A call has been made for an inquiry into the practice by the Department of Health of secretly gathering information from private doctor consultations to create dossiers on children with autism involved in legal actions against the State.
Sinn Féin finance spokesman Pearse Doherty said the inquiry should be “similar in scope and duration to the Scally inquiry into the cervical cancer screening programme” and should investigate the roles of the Departments of Health and Education and the HSE.
Mr Doherty was speaking ahead of an RTÉ Investigates programme to be broadcast on Thursday following a protected disclosure last year about the dossiers which included medical and educational information of children involved in long-dormant court cases, gathered without the knowledge or consent of parents.
Detailed information came directly from confidential consultations that the children and their families had with doctors and other professionals, who the department instructed not to tell parents.
Mr Doherty said that what happened is “dishonest, totally unethical and possibly illegal and represents a monumental breach of trust”.
Raising the issue during Leaders’ Questions in the Dáil the Donegal TD said this practice had been going on for at least a decade and “highlights an attitude of suspicion and contempt towards the families that is simply unjustifiable.
“This information on file in the department’s database includes detailed medical and personal information, which any right-thinking person would believe was covered by doctor-patient confidentiality.”
He said that “instead of assisting families and accessing proper services for children with a disability or a learning difficulty what we had was the Department of Health hiring private investigators, trying to dig up dirt on parents who’ve already been through the mill”.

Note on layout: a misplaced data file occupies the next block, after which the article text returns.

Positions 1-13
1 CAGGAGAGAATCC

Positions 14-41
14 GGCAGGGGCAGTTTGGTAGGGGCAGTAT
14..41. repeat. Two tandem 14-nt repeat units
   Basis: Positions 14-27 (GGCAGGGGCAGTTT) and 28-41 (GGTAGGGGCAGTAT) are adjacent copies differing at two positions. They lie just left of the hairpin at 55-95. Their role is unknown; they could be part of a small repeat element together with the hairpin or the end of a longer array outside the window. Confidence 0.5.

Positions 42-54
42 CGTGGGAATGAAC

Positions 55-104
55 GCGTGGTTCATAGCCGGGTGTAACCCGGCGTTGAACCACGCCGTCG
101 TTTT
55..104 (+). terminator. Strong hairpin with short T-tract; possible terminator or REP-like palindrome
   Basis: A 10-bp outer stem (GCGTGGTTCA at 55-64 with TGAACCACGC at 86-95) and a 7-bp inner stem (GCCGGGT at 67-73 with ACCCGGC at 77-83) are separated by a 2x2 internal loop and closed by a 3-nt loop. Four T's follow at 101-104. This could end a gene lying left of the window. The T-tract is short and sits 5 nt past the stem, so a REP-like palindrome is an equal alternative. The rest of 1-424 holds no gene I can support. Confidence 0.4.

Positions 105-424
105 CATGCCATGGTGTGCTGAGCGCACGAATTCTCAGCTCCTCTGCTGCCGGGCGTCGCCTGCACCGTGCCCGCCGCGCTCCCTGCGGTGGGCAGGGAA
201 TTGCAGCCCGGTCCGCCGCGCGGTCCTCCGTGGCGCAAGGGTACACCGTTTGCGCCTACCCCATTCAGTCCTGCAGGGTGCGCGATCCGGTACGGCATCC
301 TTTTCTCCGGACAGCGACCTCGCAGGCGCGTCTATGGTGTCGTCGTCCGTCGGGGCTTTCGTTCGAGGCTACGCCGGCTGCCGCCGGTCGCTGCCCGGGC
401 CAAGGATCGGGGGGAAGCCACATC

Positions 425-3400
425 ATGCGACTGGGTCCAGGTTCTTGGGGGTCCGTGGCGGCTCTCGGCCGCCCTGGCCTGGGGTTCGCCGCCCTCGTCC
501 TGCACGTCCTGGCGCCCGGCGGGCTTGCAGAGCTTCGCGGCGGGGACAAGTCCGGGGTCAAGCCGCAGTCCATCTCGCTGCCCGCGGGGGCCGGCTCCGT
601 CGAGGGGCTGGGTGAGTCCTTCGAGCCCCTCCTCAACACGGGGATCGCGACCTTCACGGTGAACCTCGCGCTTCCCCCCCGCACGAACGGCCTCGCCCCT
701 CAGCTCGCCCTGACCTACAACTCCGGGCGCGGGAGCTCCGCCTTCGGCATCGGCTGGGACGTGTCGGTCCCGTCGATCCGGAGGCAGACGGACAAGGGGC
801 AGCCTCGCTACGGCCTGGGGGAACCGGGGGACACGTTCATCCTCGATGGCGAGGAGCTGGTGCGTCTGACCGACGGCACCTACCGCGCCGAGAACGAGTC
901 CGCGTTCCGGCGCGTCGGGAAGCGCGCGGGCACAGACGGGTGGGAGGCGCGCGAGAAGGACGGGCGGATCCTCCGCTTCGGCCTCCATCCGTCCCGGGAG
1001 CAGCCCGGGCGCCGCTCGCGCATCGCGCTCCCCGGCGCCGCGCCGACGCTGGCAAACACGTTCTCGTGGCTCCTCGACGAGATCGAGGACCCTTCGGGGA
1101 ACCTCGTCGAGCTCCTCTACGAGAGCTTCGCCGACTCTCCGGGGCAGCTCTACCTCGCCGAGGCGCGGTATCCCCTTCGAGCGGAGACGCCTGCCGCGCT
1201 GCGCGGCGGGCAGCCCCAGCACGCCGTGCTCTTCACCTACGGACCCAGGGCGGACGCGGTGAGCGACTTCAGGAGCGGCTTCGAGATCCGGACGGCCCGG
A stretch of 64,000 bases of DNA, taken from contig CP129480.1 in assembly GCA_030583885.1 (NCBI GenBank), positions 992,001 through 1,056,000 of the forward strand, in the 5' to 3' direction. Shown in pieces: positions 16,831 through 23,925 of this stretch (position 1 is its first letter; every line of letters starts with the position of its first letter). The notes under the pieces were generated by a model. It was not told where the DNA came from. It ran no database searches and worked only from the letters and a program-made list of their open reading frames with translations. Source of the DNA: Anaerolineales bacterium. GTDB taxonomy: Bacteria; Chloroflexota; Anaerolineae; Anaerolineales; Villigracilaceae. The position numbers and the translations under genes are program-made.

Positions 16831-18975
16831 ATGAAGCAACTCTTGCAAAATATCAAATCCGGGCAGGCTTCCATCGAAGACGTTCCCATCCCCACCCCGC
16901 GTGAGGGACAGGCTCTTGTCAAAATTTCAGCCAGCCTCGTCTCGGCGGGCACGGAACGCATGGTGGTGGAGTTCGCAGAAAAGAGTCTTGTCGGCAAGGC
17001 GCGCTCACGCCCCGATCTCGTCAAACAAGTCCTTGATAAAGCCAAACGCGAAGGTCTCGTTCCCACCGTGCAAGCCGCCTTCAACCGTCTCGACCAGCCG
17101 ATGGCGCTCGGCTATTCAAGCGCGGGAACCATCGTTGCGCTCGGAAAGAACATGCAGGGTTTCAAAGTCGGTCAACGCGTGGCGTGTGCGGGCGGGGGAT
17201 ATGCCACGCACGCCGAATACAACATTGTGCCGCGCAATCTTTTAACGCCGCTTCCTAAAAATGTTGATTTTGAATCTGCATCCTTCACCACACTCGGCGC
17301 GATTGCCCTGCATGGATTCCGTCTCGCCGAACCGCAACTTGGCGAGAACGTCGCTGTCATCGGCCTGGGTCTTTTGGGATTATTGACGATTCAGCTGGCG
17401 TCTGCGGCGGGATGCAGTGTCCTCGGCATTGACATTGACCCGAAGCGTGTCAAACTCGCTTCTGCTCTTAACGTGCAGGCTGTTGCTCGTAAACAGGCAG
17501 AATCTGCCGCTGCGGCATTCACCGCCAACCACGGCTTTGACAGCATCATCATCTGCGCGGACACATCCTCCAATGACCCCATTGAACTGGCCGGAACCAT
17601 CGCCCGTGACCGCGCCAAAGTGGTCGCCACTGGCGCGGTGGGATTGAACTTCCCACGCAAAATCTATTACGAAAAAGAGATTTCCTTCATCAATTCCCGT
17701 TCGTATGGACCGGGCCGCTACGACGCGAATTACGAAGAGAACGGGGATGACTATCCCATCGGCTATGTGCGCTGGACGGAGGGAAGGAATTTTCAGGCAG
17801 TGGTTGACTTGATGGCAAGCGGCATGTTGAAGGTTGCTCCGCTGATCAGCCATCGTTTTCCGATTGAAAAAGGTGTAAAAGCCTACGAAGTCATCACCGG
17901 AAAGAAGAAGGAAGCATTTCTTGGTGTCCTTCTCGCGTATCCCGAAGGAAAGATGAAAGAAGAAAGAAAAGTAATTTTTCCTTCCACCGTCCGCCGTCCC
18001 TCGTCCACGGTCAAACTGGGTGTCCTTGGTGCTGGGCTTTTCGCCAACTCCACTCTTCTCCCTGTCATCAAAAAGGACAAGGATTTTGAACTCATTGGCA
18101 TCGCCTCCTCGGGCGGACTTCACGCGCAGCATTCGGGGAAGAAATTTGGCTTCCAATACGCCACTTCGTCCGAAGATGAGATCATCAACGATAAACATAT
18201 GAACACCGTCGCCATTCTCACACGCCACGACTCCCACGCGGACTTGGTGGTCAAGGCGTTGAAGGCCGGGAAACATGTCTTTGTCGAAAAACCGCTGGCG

The whistleblower in question “raised concerns with their bosses in the department”, he said and asked Tánaiste Leo Varadkar which minister was responsible at the time and if they were informed of the disclosure by the whistleblower.
Mr Varadkar said the issue was “worrying” and “appears to be a very serious matter”. He said it “does relate to very sensitive, very private matters about individuals with disabilities and their families”.
The Tánaiste, who previously served as minister for health said he read about the issue online and did not know all the facts. He said he was minister “four or five years ago for a year and a half. I don’t have any personal recollection of this at all.
He added that disability was a delegated matter (to a minister of State) “but I’d have to double check any records in that regard”.
Mr Doherty said the Tánaiste’s response was “inadequate” and that this practice had been going on for at least a decade and the Department of Health “says that this is normal practice.
“How could it be normal practice for psychiatric reports the intimate details of the family situation of a child with autism to be shared with the Department of Health.”
How could the department “ask for that to be shared without the consent of the parents, and without the knowledge of the parents. How can it be normal practice with a child in its most vulnerable situation for a video [of that child] to be held the Department of Health and accessed by any individual within that department.”
Mr Varadkar acknowledged that “my response isn’t adequate, because I don’t know the facts of this. And like I say, became aware of this matter, reading about it on the RTÉ website this morning.”
He added: “I’m not aware of the facts at this stage, and it would be inappropriate for me to offer further comments, having not heard from the Minister of Health, or the Minister with responsibility for disability for the department at this stage.”